Greta Thunberg is a 16-year-old Swedish activist leading the Youth Strike for Climate, a movement that aims to raise awareness about the dangers posed by climate change by organizing school strikes such as the one Berkeley High School students participated in on September 20.
In March of 2019, Thunberg was nominated for a Nobel Peace Prize, though she did not receive it. Instead, it was given to the Prime Minister of Ethiopia, Abiy Ahmed Ali. While Thunberg’s activism is awe-inspiring and worthy of recognition, the Nobel Committee decided correctly in not awarding her the Nobel Prize. Thunberg’s wild success comes more because of her heavy coverage by the media and less because of her personal responsibility. While she has worked hard and sacrificed much, other candidates for the Peace Prize have worked harder and sacrificed more, despite receiving less accolades from the Western media.
Take Ahmed for example. He was elected prime minister in early 2018, and once in office aggressively pursued democratic reforms. Thousands of prisoners, many of them held only because they opposed government policy, were released early. Ahmed has met with opposition leaders who were on death row only days earlier and proposed reforms to limit the political power of the military. His selection for the prize was clinched by his June 2018 summit with Eritrea, which formally ended a 20-year war between the two countries. While the actual violence had ended years ago, Abiy’s summit reestablished diplomatic and trade relations between Eritrea and Ethiopia.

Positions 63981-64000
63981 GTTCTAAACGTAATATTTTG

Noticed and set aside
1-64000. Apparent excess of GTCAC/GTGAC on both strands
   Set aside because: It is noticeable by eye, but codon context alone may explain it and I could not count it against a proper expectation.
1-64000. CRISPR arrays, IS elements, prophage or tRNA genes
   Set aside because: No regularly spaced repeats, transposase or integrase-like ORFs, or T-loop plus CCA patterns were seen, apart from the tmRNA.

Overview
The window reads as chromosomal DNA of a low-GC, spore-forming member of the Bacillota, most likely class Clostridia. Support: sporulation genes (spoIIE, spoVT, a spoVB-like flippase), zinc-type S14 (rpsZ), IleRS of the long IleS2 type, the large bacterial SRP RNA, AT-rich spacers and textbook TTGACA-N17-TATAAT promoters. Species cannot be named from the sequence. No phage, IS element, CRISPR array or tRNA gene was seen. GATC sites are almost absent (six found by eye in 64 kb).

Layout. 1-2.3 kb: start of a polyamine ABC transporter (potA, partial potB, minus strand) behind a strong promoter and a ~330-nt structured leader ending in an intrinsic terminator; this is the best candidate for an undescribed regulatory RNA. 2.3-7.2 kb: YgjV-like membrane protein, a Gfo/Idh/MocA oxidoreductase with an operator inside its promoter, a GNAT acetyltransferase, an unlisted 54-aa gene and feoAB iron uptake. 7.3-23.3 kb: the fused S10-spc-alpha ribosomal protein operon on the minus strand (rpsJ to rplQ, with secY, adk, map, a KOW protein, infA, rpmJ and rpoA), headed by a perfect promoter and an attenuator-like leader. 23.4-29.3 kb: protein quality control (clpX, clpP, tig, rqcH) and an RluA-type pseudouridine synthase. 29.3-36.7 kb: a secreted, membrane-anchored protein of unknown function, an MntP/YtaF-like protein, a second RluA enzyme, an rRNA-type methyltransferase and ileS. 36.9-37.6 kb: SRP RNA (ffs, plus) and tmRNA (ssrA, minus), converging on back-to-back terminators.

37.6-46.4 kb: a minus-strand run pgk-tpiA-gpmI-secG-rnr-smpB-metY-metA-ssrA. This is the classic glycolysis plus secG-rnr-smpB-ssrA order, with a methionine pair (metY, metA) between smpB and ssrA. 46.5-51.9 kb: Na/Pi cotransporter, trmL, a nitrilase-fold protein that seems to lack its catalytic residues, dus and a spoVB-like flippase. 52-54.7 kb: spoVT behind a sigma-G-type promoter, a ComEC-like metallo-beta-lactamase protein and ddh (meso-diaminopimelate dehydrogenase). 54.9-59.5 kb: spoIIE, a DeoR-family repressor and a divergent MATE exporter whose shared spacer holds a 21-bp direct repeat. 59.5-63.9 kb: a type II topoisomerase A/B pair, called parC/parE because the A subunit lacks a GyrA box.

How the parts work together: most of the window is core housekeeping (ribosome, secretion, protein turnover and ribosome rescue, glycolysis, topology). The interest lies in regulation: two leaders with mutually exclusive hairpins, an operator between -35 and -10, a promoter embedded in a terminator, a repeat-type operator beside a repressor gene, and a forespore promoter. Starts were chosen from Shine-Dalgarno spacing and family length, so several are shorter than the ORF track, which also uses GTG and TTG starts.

Another nominee in 2018 was Raoni Metuktire. Metuktire is an Indigenous Brazilian leader who has fought since the 1970s against the deforestation of the Amazon. Now almost 90 years old, he continues his activism against deforestation and for indigenous rights despite the lack of support from the Brazilian government. The Nobel Prize was created to honor people like Metuktire and Ahmed.
Winners of other years are similarly deserving. In 2018, the award was split between two candidates, one of whom was Denis Mukwege. He is a doctor and minister who has worked 17-hour days to treat victims of rape in the Congolese civil war. In 2012, unknown parties held his family hostage and attempted to assassinate him because of his activism to end the civil war.
While the Youth Strike for Climate has received considerable publicity, it has not yet translated into concrete political change. As of now, no government policy has been changed in response to the strikes. Thunberg’s activism is admirable, but it should not take priority over activism and policy-making that has saved thousands of lives.
There is a tendency in American society — and in all societies for that matter — to focus only on what we know, and to assume that nothing else exists or matters. This is why many believed Thunberg deserved the Nobel Prize. However, so much activism exists beyond just what is covered in the US news media. The Nobel Prize should recognize and uplift that activism, and I am very glad they did so in this case.